Over 100 vehicles crash on bridge in England

‘All you could hear was cars crashing . . . visibility was down to just 20 yards’

A pile-up involving more than 100 vehicles on a bridge in heavy fog has left eight people seriously injured and 60 suffering minor wounds in what witnesses described as “carnage”.

No-one is thought to have died in the crash on the new Sheppey crossing bridge in Kent, which started at around 7.15am and continued for 10 minutes as cars and lorries crashed into each other in visibility that was down to 20 yards.

It was initially reported that as many as 200 people were injured in the crash but that figure was scaled back later this morning.

Lives were probably saved because an unidentified quick-thinking lorry driver used his truck to block the entrance to the bridge and stop more cars piling into the crash.


A driver involved in the incident, Chris Buckingham, told Sky News: “He was going the other way and what he managed to do, which has probably saved lives, is he’s gone down to the end of the carriageway, gone across the roundabout and actually blocked off the road so no more cars could actually enter the dual carriageway before the emergency services got there.

“Whoever that guy is I’d like to shake his hand because he’s probably saved lives today.”

There were reports of some motorists driving “like idiots” in the conditions before the crash which completely closed the A249 that goes over the bridge.

The scene was full of buckled cars, lorries and even a car transporter as people waited at the side of the road to receive help from the emergency services.

It was reported that people were trapped and a fleet of 30 ambulances and response vehicles went to the scene, with some casualties receiving treatment at the roadside.

Witness Martin Stammers (45) from Minster, told Kent Online: "It's horrific. I've never seen anything like it in my life.

“All you could hear was cars crashing. We got out of our car and it was eerily quiet, with visibility down to just 20 yards.”

A Kent Fire and Rescue Service spokesman said: "There are no fatalities but ambulance crews are dealing with a large number of walking wounded casualties. Firefighters have used hydraulic cutting equipment to release five people from their vehicles.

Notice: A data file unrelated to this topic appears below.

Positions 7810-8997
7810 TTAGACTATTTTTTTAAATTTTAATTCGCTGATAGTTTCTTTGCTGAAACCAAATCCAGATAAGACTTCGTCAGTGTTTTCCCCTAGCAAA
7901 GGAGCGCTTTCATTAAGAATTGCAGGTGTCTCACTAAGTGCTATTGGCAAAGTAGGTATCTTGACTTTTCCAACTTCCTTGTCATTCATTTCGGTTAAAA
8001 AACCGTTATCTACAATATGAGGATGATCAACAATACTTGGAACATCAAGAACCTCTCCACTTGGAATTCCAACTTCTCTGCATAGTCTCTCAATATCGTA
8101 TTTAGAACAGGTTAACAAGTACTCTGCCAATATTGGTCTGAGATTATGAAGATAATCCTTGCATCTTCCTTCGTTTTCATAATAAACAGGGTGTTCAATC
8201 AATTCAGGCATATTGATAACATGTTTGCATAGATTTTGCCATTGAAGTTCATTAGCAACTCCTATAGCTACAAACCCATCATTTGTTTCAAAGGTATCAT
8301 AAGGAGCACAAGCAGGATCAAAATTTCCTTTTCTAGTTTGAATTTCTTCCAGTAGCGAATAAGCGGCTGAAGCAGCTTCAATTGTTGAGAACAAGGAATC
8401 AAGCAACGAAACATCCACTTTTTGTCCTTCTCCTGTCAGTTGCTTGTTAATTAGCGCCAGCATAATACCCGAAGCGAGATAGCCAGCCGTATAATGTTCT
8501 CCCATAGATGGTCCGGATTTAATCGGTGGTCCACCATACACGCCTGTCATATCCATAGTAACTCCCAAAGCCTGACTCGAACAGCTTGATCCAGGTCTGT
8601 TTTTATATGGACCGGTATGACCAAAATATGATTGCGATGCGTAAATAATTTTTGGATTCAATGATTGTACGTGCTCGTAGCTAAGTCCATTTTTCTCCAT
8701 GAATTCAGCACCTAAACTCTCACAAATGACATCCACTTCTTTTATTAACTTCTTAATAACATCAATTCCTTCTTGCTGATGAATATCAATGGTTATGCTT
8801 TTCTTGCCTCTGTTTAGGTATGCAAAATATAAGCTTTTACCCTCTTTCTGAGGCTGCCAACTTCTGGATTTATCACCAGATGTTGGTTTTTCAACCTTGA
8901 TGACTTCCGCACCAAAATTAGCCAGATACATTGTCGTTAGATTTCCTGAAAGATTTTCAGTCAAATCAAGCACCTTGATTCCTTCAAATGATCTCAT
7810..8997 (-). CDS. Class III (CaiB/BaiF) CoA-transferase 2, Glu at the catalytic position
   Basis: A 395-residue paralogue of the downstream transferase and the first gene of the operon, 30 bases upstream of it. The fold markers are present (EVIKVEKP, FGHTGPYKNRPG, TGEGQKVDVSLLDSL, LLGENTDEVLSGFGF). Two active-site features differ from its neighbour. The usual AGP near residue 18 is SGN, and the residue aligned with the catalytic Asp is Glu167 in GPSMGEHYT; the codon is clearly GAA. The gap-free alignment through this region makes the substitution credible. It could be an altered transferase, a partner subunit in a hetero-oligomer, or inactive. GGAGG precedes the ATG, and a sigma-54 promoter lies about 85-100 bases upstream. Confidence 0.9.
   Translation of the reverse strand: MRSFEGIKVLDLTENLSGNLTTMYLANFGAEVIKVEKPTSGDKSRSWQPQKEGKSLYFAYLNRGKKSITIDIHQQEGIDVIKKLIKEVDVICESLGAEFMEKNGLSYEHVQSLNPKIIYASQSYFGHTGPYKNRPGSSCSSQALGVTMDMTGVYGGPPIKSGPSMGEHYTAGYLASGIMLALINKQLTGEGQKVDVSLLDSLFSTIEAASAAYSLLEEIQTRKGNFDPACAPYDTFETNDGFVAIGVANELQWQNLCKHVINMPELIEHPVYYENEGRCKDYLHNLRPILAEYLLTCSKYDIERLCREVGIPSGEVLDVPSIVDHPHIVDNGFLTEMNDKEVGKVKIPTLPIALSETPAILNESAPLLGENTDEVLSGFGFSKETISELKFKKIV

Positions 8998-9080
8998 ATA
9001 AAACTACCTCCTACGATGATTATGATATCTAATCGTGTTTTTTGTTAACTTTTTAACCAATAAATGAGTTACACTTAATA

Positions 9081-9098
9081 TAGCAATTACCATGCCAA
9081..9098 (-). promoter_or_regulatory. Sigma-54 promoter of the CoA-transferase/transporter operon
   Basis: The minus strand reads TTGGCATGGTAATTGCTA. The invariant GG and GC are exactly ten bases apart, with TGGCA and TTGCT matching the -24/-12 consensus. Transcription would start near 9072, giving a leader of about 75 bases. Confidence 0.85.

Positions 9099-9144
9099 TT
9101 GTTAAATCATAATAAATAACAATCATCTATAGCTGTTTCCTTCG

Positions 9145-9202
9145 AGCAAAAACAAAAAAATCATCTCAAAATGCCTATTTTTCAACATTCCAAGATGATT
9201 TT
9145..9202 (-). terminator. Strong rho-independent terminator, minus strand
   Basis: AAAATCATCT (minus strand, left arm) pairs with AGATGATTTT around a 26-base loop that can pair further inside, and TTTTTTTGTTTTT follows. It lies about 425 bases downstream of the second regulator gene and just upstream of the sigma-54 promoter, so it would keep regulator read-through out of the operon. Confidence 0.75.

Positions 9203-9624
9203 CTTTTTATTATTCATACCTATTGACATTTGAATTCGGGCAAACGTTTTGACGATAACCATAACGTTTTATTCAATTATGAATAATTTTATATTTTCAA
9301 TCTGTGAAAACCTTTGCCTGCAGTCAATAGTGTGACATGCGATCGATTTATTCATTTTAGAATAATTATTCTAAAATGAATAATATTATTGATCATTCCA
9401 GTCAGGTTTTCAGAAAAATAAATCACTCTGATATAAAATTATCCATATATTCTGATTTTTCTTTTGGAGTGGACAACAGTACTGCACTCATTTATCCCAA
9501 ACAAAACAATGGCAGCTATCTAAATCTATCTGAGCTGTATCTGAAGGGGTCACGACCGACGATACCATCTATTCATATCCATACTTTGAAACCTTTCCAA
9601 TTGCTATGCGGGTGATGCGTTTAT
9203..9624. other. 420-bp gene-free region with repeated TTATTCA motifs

Those injured were being ferried to local hospitals including Medway Maritime Hospital in Gillingham and Queen Elizabeth The Queen Mother Hospital in Margate.

The uninjured and the walking wounded were taken down from the bridge on the Sittingbourne side.

Kent Police said there were collisions at the top of the bridge and at the foot of the approach to it.

“Officers are urging motorists to avoid the area but if a journey to the island is essential, the old Kingsferry Bridge remains open but expect long delays,” a spokeswoman said.

South East Coast Ambulance Service said it was dealing with a major incident and deployed its hazardous area response teams (Hart) to the scene.

Student Jaime Emmett (19) was driving through the fog when she became involved in the pile-up.

“There was a man at the side of the road saying to stop. I stopped in time but a van smashed into me and I smashed into the car in front,” she said.

“I was lucky I was not injured. It was all quite surreal when it happened.”

Ms Emmett said the fog was so thick that you could only see a few cars in front but added: “All I could hear was the cars smashing in front of each other and I could not know how far ahead the accident was.

“It was so foggy I could literally see two or three cars in front of me — that was it. Then I could literally see smashed cars everywhere and a lorry had smashed into the central reservation as well.

Saying she was “still quite shocked” as she stood amid the aftermath, she noticed that the ambulances were on the scene straight away.

She said: “By the time I got out of my car there was already an ambulance there. There was a man being taken off in a stretcher.

“I could see that everyone was shocked but they were just checking to see that everyone else was OK.

“It was surreal and it might have been worse but people were going slower because it was quite foggy.”